Sunday, after church,
we walk to Jon's
and buy lemons
to slice and squeeze
into aros caldo.

We had stared
at a stream
carry ice into
a gutter and
had decided
we needed an
excuse to light
the kitchen stove.

I put my hands into
my coat pockets
and you and I
make knots
when we walk
arm in arm,
the incense from
our Sunday clothes
mixing with
gasoline and cigarettes,
and these lemons

make me remember
something you wrote
back when we wore
uniforms and referrals
like soldiers instead
of delinquents,
and you look at
me like you had
the first time,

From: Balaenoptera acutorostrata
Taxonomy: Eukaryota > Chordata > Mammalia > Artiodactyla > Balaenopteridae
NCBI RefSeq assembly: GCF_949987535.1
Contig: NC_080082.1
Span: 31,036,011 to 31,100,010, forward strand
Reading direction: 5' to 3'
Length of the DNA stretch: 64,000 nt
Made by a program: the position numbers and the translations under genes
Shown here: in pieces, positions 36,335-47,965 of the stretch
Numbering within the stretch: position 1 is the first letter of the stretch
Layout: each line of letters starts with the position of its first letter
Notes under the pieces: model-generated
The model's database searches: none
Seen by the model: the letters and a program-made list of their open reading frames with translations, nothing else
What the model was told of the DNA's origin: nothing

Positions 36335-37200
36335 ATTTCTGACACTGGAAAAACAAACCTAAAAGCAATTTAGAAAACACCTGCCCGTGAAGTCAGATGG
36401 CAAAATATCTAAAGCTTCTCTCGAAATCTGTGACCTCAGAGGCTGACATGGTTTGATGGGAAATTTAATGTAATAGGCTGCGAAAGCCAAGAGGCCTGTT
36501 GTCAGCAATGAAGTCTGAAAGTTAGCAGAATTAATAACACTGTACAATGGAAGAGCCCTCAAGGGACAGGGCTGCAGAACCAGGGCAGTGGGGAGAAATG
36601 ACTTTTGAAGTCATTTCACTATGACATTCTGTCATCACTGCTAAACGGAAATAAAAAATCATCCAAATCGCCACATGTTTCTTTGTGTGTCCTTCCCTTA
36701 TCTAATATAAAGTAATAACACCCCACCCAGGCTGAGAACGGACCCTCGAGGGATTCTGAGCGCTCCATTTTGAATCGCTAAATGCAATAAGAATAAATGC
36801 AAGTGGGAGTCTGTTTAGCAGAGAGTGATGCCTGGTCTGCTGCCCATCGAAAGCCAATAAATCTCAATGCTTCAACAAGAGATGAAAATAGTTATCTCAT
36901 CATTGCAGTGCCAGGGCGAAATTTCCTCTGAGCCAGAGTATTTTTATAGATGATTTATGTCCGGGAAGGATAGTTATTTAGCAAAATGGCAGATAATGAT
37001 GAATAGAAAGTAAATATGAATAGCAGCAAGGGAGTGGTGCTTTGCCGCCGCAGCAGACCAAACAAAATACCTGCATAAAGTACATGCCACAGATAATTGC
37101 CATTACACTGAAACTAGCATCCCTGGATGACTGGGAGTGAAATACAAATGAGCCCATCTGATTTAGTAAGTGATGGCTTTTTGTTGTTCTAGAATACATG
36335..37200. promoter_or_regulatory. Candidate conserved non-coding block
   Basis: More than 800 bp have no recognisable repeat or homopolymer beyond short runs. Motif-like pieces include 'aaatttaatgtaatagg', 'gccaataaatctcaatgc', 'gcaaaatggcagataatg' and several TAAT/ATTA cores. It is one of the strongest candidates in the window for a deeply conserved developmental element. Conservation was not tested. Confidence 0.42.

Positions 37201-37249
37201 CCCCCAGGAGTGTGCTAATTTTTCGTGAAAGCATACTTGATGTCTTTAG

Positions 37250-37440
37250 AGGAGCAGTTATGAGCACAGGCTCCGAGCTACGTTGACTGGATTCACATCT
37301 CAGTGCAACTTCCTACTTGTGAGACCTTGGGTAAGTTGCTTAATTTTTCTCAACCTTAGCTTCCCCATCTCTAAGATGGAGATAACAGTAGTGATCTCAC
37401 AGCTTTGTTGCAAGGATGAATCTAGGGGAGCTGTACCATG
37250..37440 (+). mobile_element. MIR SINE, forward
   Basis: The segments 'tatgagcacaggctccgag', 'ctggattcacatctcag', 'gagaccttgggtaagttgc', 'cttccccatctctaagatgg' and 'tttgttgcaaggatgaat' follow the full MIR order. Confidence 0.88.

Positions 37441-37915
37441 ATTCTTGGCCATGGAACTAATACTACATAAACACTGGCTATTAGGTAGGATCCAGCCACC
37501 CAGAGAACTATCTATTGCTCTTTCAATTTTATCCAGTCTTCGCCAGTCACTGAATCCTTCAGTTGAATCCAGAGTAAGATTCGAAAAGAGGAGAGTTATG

with Ms. Maine,
during passing period,
shy, curious, and most
of all, worried, because
even now, we have
problems and ourselves
and these lemons to share.

So we pass by a
Winchell's donut
display and in the
window we blend
with salty pretzels
in our beige coats.
We stop and make
faces at ourselves
until a name patch
called Lola
slants her
eyes and spits
at us and we
disappear, grinning.